Thursday, May 27, 2010

Tomatoes galore

It's the end of May and tomatoes are still ripening in our garden. Not many, but enough to make me procrastinate about pulling out the vines. They'll have to go soon, though, to make way for the broad beans.

Everyone I've spoken to in the Geelong area to seems to have had great tomatoes this year. We've had the perfect summer for it, with decent rainfall and warm weather without searing heatwaves to frazzle the vines.

I always grow my tomato plants from seed, and always heirloom varieties, which crop for longer and (I think) have more taste. I grew Tommy Toe and Amish Paste varieties this year (seeds from Diggers Club).

Tommy Toe is the mainstay of our tomato crop each year: they grow like weeds in our garden and the fruit is great for sauces, salads, on pizzas - you name it. Amish Paste was a first-time experiment. Despite the rather unappetising name, they're a good medium-large slicing tomato, sweet with low acidity.

Amish Paste do seem prone to blossom-end rot, though, and I lost a large part of the early crop, yet no trouble with the Tommy Toes right next to them! Regular doses of Tomato Magic seemed to help correct the problem, but I doubt this is an allowable organic input, so next year I'll try harder to get the soil calcium right before I plant.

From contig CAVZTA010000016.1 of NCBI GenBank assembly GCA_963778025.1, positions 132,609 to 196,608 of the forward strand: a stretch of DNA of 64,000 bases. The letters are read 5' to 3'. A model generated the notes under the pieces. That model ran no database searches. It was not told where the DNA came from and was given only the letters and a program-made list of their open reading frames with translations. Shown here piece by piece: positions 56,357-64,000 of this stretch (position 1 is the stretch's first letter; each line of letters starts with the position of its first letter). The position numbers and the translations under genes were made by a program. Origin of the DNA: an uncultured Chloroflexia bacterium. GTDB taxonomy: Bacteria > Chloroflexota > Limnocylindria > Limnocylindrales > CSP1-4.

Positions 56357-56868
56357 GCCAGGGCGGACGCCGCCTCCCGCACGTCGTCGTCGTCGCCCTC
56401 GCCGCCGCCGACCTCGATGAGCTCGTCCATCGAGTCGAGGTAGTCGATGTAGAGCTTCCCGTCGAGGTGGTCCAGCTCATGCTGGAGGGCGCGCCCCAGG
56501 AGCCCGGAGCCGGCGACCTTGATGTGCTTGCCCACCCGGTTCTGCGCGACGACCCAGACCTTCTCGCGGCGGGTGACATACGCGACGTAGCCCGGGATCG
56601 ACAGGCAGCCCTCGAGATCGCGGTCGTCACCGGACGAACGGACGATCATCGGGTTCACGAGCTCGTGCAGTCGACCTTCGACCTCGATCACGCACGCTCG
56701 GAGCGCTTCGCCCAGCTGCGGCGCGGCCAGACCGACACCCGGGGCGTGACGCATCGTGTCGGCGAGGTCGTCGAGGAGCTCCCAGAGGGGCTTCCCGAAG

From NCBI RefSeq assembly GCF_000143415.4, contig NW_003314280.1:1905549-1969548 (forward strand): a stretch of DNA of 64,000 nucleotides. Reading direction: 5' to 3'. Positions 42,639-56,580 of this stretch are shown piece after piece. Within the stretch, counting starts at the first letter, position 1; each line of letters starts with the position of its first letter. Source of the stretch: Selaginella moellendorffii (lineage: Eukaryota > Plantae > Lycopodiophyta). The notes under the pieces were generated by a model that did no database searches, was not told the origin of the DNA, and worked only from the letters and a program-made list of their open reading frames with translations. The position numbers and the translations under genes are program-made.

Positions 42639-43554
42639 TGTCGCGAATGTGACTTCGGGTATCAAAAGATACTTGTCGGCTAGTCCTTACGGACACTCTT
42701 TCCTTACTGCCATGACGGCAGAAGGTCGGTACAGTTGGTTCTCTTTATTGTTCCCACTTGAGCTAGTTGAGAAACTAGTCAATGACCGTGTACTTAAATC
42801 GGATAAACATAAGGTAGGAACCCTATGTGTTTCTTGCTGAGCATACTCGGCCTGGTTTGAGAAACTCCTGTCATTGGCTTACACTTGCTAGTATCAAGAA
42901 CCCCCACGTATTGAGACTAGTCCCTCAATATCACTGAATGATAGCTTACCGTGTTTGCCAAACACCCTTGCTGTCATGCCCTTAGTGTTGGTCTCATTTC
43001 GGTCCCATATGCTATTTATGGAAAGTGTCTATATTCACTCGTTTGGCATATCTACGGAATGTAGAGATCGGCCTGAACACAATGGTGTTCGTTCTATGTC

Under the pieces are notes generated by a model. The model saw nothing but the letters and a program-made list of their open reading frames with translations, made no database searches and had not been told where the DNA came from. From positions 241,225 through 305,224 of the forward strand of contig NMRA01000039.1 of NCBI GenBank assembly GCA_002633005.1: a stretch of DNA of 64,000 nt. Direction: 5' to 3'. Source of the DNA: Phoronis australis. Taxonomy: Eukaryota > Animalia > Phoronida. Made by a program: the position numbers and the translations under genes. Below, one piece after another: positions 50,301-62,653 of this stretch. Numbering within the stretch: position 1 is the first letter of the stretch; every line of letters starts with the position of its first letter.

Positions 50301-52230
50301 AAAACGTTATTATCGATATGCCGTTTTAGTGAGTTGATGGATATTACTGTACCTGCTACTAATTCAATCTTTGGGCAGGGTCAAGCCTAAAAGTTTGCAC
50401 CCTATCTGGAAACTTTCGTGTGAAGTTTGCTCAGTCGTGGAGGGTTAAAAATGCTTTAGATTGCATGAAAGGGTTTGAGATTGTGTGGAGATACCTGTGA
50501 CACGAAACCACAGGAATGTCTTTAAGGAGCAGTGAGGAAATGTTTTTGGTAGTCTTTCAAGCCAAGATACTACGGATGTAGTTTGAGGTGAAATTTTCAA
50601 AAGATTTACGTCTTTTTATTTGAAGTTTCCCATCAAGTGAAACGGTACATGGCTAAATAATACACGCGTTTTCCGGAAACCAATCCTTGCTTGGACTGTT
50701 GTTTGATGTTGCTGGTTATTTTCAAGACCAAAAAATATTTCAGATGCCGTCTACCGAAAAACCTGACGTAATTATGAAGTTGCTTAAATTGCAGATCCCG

Speaking of soil prep, I've never lost a tomato plant to wilt or nematodes since I started growing mustard as a bio-fumigant two years ago. (The young leaves of the mustard make a nice spicy salad crop too.) Sow in winter, then, before the mustard flowers in the spring, smash it down and dig it in. You can plant tomatoes into the bed within a couple of weeks. Works for me.

Tomato sauce recipe (works best with small, sweet tomatoes like Tommy Toe):
  • Enough whole fresh tomatoes to cover the base of a roasting tin or ovenproof dish
  • Extra-virgin olive oil (we always get ours direct from Lighthouse on Anderson Road)
  • A good pinch of sea salt
  • Fresh oregano or cinnamon basil leaves
  • A couple of cloves of garlic
  • Optional: a glug of vino cotto, balsamic vinegar (don't overdo it) or red wine

Roll the tomatoes and herbs in the oil to make sure they're well covered. (Go on, get your hands oily!) Put in a preheated oven at about 180 C for 90 minutes or until the liquid is starting to reduce and the tomatoes are caramelised on top. Leave to cool, then whizz up in a food mixer. Will keep in the fridge for 7 days, or freeze in small containers.

I've never bothered sieving the tomatoes, though you could if you wanted a smooth paste.

Alternatively, just serve the whole tomatoes hot from the oven with roast meat or with pasta.

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